The Thompson Caster was designed with quality and accessibility in mind. In the early twentieth century there was a movement in the printing community that promoted the notion that “every printer his own typefounder,” meaning printer could make his own set of type. The Thompson was a product of that idea. “The Thompson was a new design, from scratch. It is really a quite brilliant engineering achievement, and a marvel of simplicity,” said David M. MacMillan, a typefounding enthusiast based out of Wisconsin, in an email. It’s simple for those who understand mechanical processes, that is. An advertisement from the early 1900’s published by the Thompson Type Machine company boldly claimed, “We are, however, ready to prove that Thompson Type is good type, perfect type.” The finished sort from the Thompson is a rectangular prism that is less than an inch long, quarter inch wide, and third of an inch high. It is solid, heavy, and feels like it could last a long time.
Kristensen starts casting a new set with the letter H because it is the most balanced and easiest to align. He places the matrix in the type shoe. He adjust a number of rods and then flips a switch to get the gears and elbows moving. After a few runs of the machine, he flips one last switch to get the lead flowing, and then he steps back -- this is the machine’s maiden voyage. His friend, who is also in the shop mentioned that we should, “have 911 ready.”
There are a few close calls in the beginning. The scalding silver liquid squirted about six feet from the machine during the first few runs. Kristensen said that some printers have gotten burned from these sorts of things-- he hasn’t though. Kristensen tinkers with a number of parts. First he adjusts the type shoe, then he changes the spring pressure. After about fourteen runs, the sort is finally solid, but then he has to adjust the H to line it up precisely. The naked eye might miss it, but that doesn’t work for Kristensen. “If people can’t enjoy problems like this, it’s probably not going to be much fun,” he said.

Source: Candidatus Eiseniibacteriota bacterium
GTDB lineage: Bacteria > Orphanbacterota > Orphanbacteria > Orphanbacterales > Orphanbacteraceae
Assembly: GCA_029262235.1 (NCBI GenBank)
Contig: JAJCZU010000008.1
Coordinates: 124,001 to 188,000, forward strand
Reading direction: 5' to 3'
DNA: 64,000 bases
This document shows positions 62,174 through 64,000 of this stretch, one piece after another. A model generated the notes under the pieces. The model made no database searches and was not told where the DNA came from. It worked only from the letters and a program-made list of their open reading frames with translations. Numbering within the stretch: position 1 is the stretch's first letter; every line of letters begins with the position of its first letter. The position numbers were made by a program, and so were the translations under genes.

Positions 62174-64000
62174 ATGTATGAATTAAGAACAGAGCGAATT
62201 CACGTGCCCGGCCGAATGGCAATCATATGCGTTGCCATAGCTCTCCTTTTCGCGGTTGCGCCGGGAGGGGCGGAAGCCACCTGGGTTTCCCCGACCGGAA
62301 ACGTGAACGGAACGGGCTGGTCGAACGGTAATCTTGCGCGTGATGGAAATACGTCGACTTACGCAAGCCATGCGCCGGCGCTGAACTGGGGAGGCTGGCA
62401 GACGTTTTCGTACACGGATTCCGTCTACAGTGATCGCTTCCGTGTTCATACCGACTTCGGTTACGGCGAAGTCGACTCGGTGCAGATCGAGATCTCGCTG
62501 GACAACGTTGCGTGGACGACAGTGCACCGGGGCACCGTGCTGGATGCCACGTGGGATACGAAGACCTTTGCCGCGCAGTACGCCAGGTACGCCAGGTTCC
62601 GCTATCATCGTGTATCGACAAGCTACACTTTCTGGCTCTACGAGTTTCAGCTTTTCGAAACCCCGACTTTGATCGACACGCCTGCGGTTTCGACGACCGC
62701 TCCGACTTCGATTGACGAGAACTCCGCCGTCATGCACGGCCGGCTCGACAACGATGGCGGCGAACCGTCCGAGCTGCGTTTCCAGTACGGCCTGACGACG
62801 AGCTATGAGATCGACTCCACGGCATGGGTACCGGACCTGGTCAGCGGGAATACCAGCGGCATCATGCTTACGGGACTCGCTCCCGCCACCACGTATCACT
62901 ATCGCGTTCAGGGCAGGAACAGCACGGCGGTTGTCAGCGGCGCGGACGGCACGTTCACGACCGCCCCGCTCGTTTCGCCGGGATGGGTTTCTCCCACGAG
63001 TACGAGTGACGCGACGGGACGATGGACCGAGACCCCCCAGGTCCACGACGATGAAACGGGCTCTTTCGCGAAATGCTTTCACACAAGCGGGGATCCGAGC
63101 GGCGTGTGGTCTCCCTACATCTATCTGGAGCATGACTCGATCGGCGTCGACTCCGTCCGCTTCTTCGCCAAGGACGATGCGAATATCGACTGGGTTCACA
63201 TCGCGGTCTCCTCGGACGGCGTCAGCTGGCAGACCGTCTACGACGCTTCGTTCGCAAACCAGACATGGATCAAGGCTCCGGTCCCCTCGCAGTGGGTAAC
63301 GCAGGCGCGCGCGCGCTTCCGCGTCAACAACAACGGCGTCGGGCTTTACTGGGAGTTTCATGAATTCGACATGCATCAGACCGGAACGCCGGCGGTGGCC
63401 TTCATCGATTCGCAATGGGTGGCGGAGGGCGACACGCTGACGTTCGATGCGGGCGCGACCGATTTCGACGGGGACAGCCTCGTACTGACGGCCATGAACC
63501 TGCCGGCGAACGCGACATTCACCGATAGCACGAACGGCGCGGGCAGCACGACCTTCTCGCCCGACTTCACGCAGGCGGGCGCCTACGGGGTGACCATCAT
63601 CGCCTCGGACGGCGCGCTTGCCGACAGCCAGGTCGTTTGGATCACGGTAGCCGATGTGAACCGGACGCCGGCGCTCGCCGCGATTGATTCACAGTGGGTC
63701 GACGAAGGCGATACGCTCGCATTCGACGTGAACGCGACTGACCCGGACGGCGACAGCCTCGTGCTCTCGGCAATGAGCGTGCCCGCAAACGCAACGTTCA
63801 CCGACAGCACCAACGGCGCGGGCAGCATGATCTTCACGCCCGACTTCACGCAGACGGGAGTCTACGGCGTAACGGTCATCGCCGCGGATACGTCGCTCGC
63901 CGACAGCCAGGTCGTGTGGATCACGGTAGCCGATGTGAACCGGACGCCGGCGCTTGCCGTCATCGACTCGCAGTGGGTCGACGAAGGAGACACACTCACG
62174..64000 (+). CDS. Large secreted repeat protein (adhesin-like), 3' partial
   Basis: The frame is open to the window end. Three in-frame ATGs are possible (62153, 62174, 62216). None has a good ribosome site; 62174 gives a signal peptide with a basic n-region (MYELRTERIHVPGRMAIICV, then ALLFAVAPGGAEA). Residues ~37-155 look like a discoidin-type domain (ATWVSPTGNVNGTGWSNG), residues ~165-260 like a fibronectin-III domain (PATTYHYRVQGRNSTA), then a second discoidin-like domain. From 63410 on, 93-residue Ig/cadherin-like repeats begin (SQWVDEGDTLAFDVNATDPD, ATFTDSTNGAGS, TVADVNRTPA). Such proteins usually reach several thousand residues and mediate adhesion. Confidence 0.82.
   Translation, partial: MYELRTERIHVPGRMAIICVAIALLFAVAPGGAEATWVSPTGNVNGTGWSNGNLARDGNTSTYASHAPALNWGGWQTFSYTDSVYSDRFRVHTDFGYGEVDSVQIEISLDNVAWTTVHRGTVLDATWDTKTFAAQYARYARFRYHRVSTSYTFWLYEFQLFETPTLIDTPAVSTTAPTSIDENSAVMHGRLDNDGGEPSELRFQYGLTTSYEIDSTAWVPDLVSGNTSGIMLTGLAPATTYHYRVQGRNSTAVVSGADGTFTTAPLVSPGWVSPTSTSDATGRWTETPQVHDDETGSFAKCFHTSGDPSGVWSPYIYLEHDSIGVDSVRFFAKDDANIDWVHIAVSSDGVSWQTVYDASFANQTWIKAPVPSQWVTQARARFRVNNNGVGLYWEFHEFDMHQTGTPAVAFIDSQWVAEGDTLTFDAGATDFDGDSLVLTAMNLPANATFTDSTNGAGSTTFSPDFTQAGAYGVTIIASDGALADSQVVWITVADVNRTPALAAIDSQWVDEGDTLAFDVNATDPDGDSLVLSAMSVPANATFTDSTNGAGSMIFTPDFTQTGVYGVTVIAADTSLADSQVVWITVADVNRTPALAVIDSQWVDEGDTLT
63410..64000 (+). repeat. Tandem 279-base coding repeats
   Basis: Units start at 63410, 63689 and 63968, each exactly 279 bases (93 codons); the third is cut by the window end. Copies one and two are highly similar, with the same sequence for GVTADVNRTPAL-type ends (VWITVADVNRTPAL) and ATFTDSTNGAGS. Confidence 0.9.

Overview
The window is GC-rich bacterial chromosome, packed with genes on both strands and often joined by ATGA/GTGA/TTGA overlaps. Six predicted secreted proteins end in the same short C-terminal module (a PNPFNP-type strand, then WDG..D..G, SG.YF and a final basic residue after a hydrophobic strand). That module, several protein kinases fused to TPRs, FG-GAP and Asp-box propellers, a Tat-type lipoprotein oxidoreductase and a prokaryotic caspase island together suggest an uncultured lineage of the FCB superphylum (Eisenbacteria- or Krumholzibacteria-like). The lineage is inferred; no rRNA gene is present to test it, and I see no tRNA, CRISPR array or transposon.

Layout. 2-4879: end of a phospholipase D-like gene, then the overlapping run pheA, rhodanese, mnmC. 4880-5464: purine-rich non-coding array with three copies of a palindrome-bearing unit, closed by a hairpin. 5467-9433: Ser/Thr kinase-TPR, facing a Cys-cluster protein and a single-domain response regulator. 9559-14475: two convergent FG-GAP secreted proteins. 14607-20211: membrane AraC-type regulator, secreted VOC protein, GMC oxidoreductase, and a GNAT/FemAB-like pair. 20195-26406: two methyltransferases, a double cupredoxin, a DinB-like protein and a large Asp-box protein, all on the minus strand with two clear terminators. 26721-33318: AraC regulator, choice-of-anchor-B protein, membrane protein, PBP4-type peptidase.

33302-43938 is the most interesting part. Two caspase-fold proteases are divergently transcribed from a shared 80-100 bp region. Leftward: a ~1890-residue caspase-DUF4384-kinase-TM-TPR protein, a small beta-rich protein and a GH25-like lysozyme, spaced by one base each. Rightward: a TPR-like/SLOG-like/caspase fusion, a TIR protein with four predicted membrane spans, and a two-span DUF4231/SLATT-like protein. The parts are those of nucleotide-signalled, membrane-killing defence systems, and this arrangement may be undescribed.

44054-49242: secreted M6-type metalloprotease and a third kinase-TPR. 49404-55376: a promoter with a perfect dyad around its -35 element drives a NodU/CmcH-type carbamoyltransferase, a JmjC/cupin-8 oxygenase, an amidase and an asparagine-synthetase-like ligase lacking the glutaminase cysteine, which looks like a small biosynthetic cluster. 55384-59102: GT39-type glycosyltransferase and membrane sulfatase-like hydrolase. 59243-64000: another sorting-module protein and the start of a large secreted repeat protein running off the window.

Kristensen has worked in letterpress long enough to see the battle-scarred veterans slowly fade away. After thirty years, he’s still dogged and dedicated to his profession. His colleagues admire his spirit as well. “He’s single-handedly holding up the letterpress industry in the Boston area,” said Lisa Rosowsky, the president of the Society of Printers, a trade group dedicated to preserving the art of printing.
Letterpress is for many logical reasons is impractical. It’s slow and tedious. Printers, copy machines, and Photoshop imitate what Kristensen does. That’s the key word though, imitate. Kristensen’s work is the genuine article. He puts care and thought in every announcement, diploma, and certificate he makes. “The best thing anyone has ever said about my work is that it was so well suited to its purpose,” he said. That sort of thought and dedication can not be replicated by computers.
After three hours and twenty one tries, Kristensen finally gets the Thompson printing solid, precisely aligned sort. He now has to run through the rest of the alphabet to complete the set. The process goes smoothly. The machine is humming and the type sits on the receiving plate like hot lead cookies. He shows no wear or frustration after an afternoon of mistakes, adjustments, and troubleshooting. Even though the process looked mind-numbingly aggravating, Kristensen showed no signs of frustration. The most animated he got on the day was when he described his work as, “so goddamn much fun.”